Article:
The chef Goffredo Fraccaro embraced life with a joy he just could not keep to himself.
He wove it into his food, especially at his best-known and influential restaurant, La Riviera in Metairie. He expressed it through his favorite cause, Chefs’ Charity for Children. And he shared it through stories of life from his native Italy to his adopted New Orleans home, all told in a gregarious tone and heavy Italian accent.
“He could always tell a story you’d never heard before, he’d done so much,” said his grandson Michael Jagot. “He was a life force, and he inspired so many people to start cooking.”
Fraccaro died Tuesday, Jan. 11, at age 96. Jagot said Fraccaro had been contending with several health issues before succumbing to illness at Ochsner Medical Center in Kenner.
Born in Genoa, Italy, in 1926, Fraccaro always said he had been cooking his entire life, including a stint in the Italian navy during World War II and later in the merchant marine. He was working on an Italian vessel when he first laid eyes on New Orleans, and decided he wanted to make the city his home.
“The way New Orleans is put together, the tight-knit communities, it felt like home to him,” his grandson said. “He enjoyed the life here.”
He arrived in Louisiana in 1960, and by 1964 he was chef at the Baton Rouge Italian restaurant The Little Village.
He later moved to New Orleans, where he opened an ambitious French Quarter restaurant called Il Ristorante Tre Fontane, which was described as “the city’s first big-deal Italian restaurant” in the book “Lost Restaurants of New Orleans” by Tom Fitzmorris and Peggy Scott Laborde. This closed after a few years, but his next restaurant, La Riviera, would achieve lasting success.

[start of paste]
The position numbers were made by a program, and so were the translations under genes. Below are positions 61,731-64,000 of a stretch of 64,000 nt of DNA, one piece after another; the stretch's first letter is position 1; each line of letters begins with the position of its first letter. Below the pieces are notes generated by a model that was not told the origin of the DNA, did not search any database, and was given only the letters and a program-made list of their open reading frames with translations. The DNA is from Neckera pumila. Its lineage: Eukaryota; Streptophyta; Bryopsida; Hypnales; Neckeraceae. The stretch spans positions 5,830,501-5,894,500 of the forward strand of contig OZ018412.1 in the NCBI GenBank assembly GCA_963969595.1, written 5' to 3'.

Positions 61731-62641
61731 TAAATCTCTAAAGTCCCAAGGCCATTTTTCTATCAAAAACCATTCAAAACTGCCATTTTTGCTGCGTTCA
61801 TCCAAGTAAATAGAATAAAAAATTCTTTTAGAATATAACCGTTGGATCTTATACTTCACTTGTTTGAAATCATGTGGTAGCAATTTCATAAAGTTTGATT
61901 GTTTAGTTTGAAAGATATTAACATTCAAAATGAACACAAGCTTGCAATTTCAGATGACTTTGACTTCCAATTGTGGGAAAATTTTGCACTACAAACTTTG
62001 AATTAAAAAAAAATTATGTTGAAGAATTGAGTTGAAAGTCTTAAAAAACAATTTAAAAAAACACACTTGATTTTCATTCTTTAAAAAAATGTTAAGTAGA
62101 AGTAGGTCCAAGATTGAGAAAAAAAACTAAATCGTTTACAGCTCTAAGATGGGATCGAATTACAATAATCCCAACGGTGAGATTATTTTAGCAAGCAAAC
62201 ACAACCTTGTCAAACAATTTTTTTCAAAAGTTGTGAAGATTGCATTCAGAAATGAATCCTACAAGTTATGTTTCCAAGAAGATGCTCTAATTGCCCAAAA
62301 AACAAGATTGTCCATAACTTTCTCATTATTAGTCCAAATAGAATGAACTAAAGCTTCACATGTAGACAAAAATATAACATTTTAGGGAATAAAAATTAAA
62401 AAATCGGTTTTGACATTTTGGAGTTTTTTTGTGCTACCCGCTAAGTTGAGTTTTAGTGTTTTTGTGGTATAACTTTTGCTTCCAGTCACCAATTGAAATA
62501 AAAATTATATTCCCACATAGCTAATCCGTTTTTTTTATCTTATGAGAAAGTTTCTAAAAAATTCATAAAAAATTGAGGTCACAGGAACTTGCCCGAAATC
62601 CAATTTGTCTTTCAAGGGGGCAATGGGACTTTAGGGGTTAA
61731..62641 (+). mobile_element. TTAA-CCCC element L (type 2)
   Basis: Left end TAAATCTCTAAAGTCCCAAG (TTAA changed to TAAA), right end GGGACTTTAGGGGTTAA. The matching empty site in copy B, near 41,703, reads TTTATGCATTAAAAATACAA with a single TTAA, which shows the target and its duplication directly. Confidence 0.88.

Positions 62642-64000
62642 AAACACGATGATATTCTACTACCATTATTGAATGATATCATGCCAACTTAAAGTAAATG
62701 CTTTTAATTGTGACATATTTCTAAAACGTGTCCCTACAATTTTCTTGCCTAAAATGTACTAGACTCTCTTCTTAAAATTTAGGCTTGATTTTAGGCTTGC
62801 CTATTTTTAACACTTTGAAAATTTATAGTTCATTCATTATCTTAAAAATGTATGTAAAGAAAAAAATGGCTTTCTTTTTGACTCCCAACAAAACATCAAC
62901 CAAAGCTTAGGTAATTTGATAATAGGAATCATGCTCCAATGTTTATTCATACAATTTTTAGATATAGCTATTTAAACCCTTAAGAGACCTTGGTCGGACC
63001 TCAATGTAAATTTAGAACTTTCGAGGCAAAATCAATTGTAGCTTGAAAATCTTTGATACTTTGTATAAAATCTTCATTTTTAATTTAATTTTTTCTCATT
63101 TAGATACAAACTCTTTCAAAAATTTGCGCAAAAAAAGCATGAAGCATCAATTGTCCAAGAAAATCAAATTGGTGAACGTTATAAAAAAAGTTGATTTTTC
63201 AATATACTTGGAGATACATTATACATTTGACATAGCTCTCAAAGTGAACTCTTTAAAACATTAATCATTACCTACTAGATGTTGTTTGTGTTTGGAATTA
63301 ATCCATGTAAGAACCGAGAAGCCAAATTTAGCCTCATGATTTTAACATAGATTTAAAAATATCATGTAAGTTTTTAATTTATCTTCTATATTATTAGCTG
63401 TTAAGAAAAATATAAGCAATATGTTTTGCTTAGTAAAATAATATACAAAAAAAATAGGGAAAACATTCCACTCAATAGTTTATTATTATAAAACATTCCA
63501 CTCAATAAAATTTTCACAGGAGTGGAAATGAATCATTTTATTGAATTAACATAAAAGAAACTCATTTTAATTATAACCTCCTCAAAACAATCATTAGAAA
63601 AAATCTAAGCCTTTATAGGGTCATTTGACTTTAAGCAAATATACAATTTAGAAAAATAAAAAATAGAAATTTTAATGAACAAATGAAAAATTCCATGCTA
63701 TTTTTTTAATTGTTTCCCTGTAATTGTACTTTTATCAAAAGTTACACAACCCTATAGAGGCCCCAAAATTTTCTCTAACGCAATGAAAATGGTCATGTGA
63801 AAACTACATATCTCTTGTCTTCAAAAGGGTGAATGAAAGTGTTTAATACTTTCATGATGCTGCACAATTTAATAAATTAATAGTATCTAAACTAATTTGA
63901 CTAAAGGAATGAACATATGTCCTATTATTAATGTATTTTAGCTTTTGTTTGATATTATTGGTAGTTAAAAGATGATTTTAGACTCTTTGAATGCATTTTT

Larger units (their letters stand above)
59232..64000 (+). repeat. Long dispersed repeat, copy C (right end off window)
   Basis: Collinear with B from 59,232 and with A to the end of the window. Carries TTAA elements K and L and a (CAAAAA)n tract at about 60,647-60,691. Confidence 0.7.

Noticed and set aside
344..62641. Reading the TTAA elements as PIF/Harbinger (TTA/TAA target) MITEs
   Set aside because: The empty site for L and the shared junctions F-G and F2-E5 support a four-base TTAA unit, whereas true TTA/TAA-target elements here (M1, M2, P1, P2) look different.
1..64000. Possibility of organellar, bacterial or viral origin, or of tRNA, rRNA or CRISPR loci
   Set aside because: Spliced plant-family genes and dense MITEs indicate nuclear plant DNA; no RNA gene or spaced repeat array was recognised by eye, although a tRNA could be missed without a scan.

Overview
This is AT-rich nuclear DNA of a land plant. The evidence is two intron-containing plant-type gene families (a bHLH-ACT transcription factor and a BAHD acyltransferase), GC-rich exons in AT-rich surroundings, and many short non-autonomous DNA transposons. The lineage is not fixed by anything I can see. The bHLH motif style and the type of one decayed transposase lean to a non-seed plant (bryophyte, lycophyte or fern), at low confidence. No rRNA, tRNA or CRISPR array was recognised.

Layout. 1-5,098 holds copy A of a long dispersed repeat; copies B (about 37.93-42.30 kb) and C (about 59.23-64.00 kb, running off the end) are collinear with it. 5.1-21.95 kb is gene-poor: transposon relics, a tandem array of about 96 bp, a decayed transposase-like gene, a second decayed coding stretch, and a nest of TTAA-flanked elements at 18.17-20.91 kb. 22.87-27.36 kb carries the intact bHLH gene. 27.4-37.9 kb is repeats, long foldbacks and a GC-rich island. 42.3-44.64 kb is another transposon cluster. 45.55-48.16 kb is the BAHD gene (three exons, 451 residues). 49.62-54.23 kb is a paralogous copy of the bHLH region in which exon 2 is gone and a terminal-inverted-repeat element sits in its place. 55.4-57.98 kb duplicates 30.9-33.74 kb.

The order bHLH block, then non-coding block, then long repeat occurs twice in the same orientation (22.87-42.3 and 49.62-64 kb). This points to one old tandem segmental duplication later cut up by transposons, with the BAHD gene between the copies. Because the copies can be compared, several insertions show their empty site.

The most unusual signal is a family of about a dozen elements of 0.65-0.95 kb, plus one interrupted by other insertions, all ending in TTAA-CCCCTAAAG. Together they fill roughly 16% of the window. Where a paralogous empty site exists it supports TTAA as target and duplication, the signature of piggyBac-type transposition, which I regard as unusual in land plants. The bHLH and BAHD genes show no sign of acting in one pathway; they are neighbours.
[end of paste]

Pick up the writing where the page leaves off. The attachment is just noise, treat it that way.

Here, Fraccaro introduced many traditional Italian dishes to New Orleans, serving them next to an upscale version of Creole-Italian fare that would set a standard for years to come. His crabmeat ravioli was a signature dish.
It was during this time that the government of Italy made him a knight, or cavaliere, in recognition of his culinary achievements, one of Fraccaro’s proudest achievements.
La Riviera was ruined by flooding from Hurricane Katrina, and it never reopened.
But Fraccaro maintained strong ties with others in the field, especially those he joined each year at Chefs’ Charity for Children, a fundraiser for St. Michael’s Special School.
“Everything I do is for love, and that’s what it was always about,” Fraccaro once said of his commitment to the event.
From its early days, the event gathered culinary luminaries, and Fraccaro reveled in the community and purpose they shared.
“We have — in Italian we say, cameratismo — camaraderie, that good feeling of being together,” Fraccaro said in a 2017 interview. “All us chefs, we have that feeling.”
Fraccaro was preceded in death by his wife of 69 years, Maria, and by his granddaughter, Donna Jagot. He is survived by his daughter Maura and his grandson.
Visitation will be held at the Jacob Schoen & Son Funeral Home, 3827 Canal St., on Jan. 22 from 9:30 a.m. to 12:15 p.m., with a funeral service to immediately follow.
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